Calling the plumbers shouldn’t be your main tactic for maintaining efficient drains. As a responsible homeowner, you can do day-to-day drain cleaning yourself, while leaving emergencies and extraordinary issues to Saskatoon drain cleaning pros.
Oftentimes, this simply means knowing how to properly use, install, and replace a very simple tool: the sink strainer.
Know your type
The sink strainer is the basket-like, catch-all apparatus plugged into a sink’s hole. It helps keep food particles, other waste, and even utensils and jewelry from going down the drain, preventing clogging, back-ups, and other problems. The proper use of kitchen sink strainers starts with recognizing which type you have – if you do have one installed (and you should!).
There are three common forms of sink strainers:
- Wire mesh. This is the simplest strainer and perhaps the most straightforward to use. It sits on the basin and collects any solids that can’t pass through its tiny weaving. You can easily pop it in and out with just your fingertips, to throw collected waste when it’s full.
- Back nut strainer. This kind of strainer is securely locked onto the basin and also connects the sink to the plumbing system. It comes with a mechanism for opening and closing its holes, which are larger than a wire mesh. This mechanism allows you to control the rate of water flowing down the drain, making this strainer a stopper as well as a catch-all basket.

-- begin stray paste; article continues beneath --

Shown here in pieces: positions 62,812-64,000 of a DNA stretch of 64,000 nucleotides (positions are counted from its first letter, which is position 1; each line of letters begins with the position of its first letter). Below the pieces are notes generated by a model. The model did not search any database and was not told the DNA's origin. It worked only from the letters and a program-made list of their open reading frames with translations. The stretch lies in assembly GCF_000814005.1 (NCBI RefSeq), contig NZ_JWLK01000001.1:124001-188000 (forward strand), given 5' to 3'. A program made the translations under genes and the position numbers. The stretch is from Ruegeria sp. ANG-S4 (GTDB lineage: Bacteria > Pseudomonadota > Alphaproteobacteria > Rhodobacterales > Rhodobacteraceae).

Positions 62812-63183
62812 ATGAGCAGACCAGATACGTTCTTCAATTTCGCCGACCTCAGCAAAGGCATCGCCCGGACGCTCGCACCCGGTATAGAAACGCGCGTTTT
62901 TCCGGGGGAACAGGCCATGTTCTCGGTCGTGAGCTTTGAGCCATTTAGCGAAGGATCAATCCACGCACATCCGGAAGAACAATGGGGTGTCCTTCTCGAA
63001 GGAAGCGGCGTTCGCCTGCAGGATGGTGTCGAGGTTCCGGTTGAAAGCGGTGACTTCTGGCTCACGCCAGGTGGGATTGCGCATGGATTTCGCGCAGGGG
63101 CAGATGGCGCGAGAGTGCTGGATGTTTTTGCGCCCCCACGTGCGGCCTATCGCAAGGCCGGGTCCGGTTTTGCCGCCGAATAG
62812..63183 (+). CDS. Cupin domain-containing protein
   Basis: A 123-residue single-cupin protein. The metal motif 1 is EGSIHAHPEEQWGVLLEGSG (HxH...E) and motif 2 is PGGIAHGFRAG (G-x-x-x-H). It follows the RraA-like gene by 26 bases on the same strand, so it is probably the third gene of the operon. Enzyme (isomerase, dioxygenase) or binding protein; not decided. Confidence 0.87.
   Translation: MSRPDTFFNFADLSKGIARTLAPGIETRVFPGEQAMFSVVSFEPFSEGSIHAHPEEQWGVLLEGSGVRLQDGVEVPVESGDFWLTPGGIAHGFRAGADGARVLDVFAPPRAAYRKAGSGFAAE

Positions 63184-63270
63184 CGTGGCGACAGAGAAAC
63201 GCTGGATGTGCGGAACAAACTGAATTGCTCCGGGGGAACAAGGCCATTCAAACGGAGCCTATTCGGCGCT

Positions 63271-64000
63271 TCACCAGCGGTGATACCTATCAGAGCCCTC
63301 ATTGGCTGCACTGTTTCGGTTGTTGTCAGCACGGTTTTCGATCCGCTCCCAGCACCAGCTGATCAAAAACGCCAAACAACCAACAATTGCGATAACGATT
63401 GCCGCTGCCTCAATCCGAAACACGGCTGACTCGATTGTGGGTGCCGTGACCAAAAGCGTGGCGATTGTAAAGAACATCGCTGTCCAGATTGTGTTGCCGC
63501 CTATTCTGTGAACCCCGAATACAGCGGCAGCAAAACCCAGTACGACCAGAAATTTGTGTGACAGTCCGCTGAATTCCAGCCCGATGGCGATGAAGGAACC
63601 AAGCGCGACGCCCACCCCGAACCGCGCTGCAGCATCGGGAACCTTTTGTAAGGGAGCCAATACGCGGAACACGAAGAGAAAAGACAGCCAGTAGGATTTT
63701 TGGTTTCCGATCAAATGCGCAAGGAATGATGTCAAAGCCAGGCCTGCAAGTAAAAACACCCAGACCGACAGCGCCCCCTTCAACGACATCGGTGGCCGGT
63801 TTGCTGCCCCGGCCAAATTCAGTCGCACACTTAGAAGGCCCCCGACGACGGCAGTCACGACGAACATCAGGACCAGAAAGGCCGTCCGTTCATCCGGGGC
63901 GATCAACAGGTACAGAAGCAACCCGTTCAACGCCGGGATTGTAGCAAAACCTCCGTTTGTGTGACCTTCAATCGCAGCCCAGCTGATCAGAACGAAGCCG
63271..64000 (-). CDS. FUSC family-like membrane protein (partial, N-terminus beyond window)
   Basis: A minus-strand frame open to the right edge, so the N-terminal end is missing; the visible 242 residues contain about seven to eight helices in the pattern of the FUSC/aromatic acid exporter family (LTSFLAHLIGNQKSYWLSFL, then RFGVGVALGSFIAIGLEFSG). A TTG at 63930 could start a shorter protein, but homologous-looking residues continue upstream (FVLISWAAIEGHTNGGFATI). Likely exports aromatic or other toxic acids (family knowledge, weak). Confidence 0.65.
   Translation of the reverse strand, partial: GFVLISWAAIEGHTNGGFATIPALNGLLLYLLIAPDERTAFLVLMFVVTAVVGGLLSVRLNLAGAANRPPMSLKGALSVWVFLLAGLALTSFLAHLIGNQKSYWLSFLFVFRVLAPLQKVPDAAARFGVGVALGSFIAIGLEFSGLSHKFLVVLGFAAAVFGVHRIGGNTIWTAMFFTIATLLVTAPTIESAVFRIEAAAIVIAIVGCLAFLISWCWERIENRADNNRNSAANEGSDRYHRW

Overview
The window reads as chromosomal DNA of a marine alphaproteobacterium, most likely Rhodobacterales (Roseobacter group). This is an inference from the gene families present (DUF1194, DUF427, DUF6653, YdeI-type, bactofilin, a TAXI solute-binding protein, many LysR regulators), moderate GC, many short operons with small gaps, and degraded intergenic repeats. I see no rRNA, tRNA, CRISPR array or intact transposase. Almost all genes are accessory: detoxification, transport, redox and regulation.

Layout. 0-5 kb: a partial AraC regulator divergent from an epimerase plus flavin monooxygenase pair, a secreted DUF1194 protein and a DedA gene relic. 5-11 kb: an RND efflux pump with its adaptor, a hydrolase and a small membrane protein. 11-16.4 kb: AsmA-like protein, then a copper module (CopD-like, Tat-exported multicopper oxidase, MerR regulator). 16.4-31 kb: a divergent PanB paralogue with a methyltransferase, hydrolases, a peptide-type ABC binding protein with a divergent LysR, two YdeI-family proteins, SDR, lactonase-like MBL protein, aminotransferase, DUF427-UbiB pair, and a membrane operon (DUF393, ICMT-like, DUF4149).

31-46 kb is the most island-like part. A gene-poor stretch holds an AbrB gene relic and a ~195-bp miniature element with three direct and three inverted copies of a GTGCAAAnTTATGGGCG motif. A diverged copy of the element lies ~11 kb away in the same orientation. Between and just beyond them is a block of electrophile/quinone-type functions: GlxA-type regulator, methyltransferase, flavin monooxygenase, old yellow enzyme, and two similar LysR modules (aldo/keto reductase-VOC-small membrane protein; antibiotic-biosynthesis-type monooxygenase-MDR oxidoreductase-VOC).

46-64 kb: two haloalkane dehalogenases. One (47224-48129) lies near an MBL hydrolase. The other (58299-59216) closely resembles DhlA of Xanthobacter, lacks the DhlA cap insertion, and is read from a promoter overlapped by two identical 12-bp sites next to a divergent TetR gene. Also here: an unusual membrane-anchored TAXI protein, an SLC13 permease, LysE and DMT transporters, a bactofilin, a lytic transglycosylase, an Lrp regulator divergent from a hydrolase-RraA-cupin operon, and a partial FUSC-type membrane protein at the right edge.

- Double cup strainer. As its name implies, this strainer has two “cups”, which can provide two levels of catching solids down the drain. Like the back nut, you can control the width of this strainer’s openings, determining how much water remains in the sink.
As you can imagine, wire mesh kitchen sink strainers are less sturdy than their back nut and double cup counterparts. You’d have to keep an eye out for any chips or breakage in the mesh to make sure waste does not freely enter the drain.
You also need to be wary of staining, discoloration, and corrosion – a problem that might arise with some metal strainers. Rust not only compromises the strainer’s opening-and-closing mechanism, which is a special concern for back nuts and double cups. It can also damage but also the rest of the pipelines, plus the risk safety of the food you place in the sink.
Ironically, the best way to take care of strainers is also the best way to go about drain cleaning: You shouldn’t let waste and debris settle into them.
7 Types of Sink Strainers to Consider. Do It Yourself Network.
How to Remove and Install a Kitchen Sink Strainer. Today’s Homeowner.
Sink Strainer Options. Networx.